In April 2020 The Office for National Statistics in the UK published its latest figures on remote working with 49.2% of adults in employment working remotely as a result of the lockdown measures imposed in response to the Coronavirus. This compares to less than 20% of people working remotely as recently as 2018. Both organisations and individuals need to adapt to what has been dubbed “the new normal” by the press and many commentators. Whilst we are still in the transition from lockdown to “the new normal” there is a lot of speculation on the impact of remote working on the economy. Despite the implications for the wider economy that remote working is having, and will continue to have, it is important to remember that some organisations and jobs cannot work remotely. Frontline medical staff, delivery drivers, supermarket staff, the police and postal workers are just some of the many workers who are unable to work remotely as well as having to respond to an increase in demand for their services. As we enter the post-Coronavrius world it can be useful to reflect on some of the emerging data and information that will help businesses and individuals adapt effectively to the changes. Since I am spending all of my working time in my home office this image captures my new, unforeseen, interruption to effective working.I still have to manage my e-mails and phone calls effectively but my latest disruption to productivity comes in the form of the regular and unplanned interruptions from my cat. What are your new and surprising experiences of remote working?
As we are still living with the Coronavirus epidemic there is more speculation and less evidence as to the impact of the virus on our working practices and productivity. We need to wait for the results of research and studies, and associated empirical evidence, to emerge. Most of the information available on the impact is based on the outcomes of surveys of peoples’ reactions to the virus and anecdotal evidence. Research by CanadaLife shows that remote workers rate themselves as more productive: home workers rated their productivity as 7.7 out of 10 compared to 6.5 out of 10 for those working in open-plan offices. This correlates with my anecdotal findings from leaders that I work with when I have asked them about the impact of team working on their productivity. I asked 17 business and team leaders the same question with 10 saying productivity had improved, 3 being neutral and 4 saying it had decreased. Richard Hemming, a very astute Marketing Director (and advocate of home-working) that I spoke to did sound a note of caution on these statistics when he commented that:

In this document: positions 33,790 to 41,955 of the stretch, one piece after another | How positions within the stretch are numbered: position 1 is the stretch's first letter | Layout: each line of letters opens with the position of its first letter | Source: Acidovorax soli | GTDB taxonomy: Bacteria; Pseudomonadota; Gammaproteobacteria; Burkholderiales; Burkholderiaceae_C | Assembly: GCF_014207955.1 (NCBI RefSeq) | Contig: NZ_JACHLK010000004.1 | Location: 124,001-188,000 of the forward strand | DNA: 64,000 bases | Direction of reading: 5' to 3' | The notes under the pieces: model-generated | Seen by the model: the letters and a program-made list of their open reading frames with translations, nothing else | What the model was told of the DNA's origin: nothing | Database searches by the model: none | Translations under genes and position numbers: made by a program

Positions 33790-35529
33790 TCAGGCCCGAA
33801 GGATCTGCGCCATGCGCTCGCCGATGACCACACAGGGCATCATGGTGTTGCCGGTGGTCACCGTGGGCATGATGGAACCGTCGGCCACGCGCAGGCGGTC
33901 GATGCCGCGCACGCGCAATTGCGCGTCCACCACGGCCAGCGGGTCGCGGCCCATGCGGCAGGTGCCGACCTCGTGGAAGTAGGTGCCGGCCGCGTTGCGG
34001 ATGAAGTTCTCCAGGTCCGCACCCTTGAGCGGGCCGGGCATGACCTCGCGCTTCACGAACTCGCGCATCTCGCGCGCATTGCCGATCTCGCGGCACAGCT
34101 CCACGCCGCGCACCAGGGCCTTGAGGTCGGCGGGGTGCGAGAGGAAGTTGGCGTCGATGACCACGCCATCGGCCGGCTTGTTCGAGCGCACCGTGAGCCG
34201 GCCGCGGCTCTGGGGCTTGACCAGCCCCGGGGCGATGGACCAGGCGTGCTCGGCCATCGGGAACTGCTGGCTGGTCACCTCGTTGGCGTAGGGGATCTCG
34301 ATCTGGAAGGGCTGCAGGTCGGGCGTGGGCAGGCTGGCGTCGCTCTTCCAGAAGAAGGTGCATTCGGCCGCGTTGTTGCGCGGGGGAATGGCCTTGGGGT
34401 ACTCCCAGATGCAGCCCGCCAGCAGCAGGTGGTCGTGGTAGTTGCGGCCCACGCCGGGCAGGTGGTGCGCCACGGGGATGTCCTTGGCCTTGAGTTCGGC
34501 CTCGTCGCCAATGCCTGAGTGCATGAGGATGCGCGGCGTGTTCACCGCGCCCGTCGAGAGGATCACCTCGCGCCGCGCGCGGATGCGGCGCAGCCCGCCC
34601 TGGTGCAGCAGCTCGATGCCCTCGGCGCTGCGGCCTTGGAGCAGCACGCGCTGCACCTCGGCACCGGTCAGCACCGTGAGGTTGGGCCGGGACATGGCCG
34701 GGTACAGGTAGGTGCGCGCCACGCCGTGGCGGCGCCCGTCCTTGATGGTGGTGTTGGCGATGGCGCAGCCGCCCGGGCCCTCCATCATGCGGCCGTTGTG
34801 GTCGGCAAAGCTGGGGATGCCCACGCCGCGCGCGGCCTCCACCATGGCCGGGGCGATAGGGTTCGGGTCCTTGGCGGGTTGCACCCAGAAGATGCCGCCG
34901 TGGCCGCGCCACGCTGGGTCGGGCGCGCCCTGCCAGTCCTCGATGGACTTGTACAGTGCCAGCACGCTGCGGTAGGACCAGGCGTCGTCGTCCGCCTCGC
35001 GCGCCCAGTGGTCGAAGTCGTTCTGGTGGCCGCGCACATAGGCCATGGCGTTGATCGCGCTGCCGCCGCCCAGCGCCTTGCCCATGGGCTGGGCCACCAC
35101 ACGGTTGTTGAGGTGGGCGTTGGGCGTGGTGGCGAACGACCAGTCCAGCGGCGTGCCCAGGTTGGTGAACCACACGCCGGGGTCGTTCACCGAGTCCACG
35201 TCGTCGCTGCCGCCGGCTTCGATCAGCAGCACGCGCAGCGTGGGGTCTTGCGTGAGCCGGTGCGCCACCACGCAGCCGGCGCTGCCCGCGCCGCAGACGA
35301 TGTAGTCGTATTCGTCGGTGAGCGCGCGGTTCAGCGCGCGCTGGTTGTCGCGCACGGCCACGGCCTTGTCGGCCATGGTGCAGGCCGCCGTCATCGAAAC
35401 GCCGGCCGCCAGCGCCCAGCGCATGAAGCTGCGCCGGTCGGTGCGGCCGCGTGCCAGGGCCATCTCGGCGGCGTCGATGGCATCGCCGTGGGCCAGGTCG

“Some of our collective productivity improvement may be because shops, gyms, pubs and cinemas are closed. Before we conclude whether the trend will continue, we should see what happens when they re-open and everyone has welcome distractions and temptations...” Richard Hemming - Marketing Director - Liv-ex
This increase in productivity has to be offset by a statistic released on the CanadaLife website on 3rd June that shows that 46%, nearly half, of working UK employees are feeling more pressure to be “present” during lockdown. This has led to 35% of people working through illness and 16% of workers reporting working through illness through fear of redundancy. The findings are not spread equally across the different generations with 41% younger staff, those aged 26 – 34, claiming to have worked through sickness compared to 20% of workers over the age of 55. The same poll also showed that 21% of people had taken what is colloquially known as a “duvet day” or a “sickie”, i.e. not working when they are not ill.
The evidence of the impact of remote working during the virus is still emerging. As with any major change, or what Thomas Khun so compellingly called a paradigm shift, there are going to major implications, both positive and negative, that will affect our views, attitudes and reactions to remote working. These are unprecedented times and all we know with certainty at the moment is that there will be major changes in attitudes, perceptions and practices that will define how we work, engage and produce value in "the new normal” post-pandemic economy. One caveat to bear in mind is that to rely on pre-pandemic statistics and attitude surveys will no longer be sufficient to help us define, analyse and drive forward the post-pandemic economy, our organisations and our careers.
What are your views on remote working? Has remote working impacted you? How has remote working impacted you or your business? What are the necessary pre-conditions that you will need to put in place to ensure that remote working is successful for both your organisation and your employees?
I would love to hear your thoughts, views and experiences of remote working. Please contact me on firstname.lastname@example.org to share your experiences. All communications are treated with strict confidentiality.